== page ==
"In a highly readable style, nicely seasoned with occasional ironic touches, Denis Boyles limns the intricate business negotiations that went into the creation of the Eleventh Edition…. Mr. Boyles provides excellent portraits of the key figures responsible for the 19th- and early-20th-century editions of Britannica. His last chapter is given over to the Eleventh's mishandling, owing to its having been a work of its time, of such key, and in our day super-sensitive, subjects as Women, African-Americans, Native Americans, Asians, Arabs and its difficulties with Catholic and Protestant readers. None of this finally diminishes the overall accomplishment that is Encyclopaedia Britannica's Eleventh Edition." — Joseph Epstein, The Wall Street Journal

"A definitive and meticulously researched chronicle of the creation of the Encyclopædia Britannica's Eleventh Edition, published in 1910-1911. That edition comprised 44 million words and 29 volumes, an unprecedented publishing achievement that Hans Koening in The New Yorker called 'the last great work of the age of reason.'" — Donald Liebenson, Chicago Tribune

"How grit and determination created an encyclopedia for the modern world. In the 1890s, the Encyclopedia Britannica, then in its Ninth Edition, and the prestigious Times of London both were losing money. Critic and editor Boyles focuses on a pair of audacious American bookmen, Horace Everett Hooper and Henry Haxton, who hatched a plan to revive the fortunes of both eminent publications. They would use the newspaper to sell the encyclopedia by barraging readers with ‘bombastic, full-page and direct-mail marketing,’ a form of advertising that the staid Times had never seen. For Hooper, promoting the encyclopedia was more than a way to make money: an idealist and anglophile, he saw the encyclopedia as ‘a tool for making the world a better, more civilized place by supporting his romantic vision of an English-speaking elite.’ He aimed, he said, ‘to make the Britannica self-sustaining and give it to Britain as a national trust.’ By the time the two men launched their plan, it was clear that the Ninth Edition was quickly becoming outdated. Scientific, technological, social, and political changes mandated new material, so they decided to produce supplemental volumes, hiring as editor respected journalist Hugh Chisholm, ‘a man of the world as well as a scholar.’ Throughout his tenure, the heroic Chisholm served as ballast to ground Hooper's wild enthusiasms. Boyles traces the evolution of the Britannica and the fate of the Times through lawsuits, battles for ownership, and ongoing money woes involving colorful, earnest, sometimes eccentric characters. It all culminated in the majestic 11th Edition: 40,000 long, erudite, yet accessible articles written by a huge number of renowned contributors. Boyles focuses mostly on the business end; his look at content is illuminating.... A well-researched, brightly told history of the men and women who saved a great compendium of knowledge." — Kirkus Reviews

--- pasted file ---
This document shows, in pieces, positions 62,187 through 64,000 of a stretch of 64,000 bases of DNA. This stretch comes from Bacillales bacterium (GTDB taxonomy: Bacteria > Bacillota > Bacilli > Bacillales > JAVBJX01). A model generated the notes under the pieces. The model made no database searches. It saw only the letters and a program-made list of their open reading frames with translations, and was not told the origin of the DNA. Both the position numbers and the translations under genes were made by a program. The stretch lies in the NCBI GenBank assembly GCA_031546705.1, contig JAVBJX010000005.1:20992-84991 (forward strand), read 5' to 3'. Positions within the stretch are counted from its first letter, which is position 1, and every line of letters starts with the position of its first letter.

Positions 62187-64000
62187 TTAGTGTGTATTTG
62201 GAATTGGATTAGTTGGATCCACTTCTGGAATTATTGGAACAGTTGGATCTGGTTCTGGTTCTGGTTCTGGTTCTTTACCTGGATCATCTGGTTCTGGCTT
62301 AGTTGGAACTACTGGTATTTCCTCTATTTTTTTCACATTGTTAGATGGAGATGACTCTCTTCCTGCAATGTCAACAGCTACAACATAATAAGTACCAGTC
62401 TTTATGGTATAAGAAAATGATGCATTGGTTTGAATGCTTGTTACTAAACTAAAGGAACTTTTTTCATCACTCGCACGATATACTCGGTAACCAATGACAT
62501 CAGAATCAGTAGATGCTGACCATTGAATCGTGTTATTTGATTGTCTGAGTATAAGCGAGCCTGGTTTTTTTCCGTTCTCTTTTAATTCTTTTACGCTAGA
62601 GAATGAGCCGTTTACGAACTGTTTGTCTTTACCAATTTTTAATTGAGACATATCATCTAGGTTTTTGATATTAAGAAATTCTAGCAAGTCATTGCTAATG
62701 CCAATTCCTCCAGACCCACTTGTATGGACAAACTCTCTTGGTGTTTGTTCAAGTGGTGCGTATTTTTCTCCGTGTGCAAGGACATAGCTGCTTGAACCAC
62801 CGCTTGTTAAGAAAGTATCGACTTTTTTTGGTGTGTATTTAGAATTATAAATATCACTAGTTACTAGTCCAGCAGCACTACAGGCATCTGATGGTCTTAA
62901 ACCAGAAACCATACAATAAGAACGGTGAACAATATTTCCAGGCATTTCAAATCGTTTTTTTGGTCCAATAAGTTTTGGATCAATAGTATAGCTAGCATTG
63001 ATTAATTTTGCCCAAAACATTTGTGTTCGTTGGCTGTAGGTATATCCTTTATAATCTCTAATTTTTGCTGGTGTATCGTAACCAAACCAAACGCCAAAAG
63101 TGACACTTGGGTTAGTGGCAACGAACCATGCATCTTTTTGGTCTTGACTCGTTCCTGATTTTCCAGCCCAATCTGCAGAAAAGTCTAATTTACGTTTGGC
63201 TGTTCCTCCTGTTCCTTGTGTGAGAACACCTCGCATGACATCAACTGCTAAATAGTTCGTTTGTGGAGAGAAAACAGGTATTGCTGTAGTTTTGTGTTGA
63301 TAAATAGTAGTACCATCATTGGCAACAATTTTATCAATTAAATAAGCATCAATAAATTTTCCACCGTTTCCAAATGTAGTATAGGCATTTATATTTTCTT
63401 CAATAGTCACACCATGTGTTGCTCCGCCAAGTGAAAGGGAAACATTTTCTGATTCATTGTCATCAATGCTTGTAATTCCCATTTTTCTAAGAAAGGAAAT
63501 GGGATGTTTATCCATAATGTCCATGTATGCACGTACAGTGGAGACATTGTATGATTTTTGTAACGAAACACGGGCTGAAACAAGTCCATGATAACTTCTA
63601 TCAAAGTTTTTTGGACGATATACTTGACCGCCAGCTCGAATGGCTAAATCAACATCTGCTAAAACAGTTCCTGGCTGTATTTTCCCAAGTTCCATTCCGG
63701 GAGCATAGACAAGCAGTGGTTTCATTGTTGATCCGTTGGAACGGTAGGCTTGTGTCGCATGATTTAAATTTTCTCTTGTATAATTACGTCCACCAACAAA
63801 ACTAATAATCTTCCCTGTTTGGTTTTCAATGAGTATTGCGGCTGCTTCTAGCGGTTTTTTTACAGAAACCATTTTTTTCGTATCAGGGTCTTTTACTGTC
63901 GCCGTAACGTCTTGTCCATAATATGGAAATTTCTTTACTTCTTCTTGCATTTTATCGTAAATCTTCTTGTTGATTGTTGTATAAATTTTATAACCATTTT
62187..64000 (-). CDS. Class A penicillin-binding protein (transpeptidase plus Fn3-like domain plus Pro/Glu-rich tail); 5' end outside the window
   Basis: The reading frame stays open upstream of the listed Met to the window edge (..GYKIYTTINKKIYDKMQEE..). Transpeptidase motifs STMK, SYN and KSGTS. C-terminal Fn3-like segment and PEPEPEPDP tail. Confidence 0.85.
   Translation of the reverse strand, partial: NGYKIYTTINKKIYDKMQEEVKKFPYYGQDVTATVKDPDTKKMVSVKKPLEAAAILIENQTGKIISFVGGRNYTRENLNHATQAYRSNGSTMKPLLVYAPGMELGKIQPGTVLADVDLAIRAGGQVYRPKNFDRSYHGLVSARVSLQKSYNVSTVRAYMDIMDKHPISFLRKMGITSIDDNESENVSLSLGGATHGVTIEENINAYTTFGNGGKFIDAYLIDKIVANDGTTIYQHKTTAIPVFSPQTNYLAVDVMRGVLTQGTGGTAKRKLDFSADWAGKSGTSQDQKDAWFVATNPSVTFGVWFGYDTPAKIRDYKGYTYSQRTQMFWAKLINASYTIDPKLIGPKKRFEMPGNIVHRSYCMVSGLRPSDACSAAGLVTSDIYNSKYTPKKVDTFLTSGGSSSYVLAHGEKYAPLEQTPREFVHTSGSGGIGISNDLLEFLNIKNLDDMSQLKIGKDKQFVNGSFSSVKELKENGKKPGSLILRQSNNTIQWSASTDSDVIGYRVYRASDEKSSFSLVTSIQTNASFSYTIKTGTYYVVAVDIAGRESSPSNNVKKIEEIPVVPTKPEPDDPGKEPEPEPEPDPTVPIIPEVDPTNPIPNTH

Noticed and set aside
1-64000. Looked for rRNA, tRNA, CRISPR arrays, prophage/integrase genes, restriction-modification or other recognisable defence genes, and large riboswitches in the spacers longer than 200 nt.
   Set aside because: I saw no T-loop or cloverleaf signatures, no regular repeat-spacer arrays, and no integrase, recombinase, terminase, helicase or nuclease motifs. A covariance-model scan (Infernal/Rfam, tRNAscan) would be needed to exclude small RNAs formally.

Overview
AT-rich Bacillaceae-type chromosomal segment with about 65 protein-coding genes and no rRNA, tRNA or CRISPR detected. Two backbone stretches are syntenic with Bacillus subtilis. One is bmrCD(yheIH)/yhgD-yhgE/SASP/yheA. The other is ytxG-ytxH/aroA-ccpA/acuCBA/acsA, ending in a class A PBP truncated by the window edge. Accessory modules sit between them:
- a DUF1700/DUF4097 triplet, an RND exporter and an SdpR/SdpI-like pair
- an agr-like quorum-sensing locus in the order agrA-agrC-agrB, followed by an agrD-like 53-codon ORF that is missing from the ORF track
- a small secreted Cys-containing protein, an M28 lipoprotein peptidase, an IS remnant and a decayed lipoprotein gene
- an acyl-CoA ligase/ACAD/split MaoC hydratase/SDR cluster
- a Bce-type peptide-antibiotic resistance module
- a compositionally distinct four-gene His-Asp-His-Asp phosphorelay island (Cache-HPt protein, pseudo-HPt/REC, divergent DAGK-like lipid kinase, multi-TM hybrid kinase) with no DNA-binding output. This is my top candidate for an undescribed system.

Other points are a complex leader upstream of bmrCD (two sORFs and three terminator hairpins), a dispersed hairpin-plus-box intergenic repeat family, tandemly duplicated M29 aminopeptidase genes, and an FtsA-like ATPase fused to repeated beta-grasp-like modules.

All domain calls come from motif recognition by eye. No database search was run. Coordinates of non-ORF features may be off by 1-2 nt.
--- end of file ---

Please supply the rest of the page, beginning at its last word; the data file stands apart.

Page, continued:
"Boyles brings to life a rollicking saga of outlandish schemes, copyright theft, lawsuits, buyouts, and bankruptcies." — James Gibney, The American Scholar

"Boyles’s account of how this classic reference work came to be published in 1910-1911 makes for enthralling business history" — Michael Dirda, The Washington Post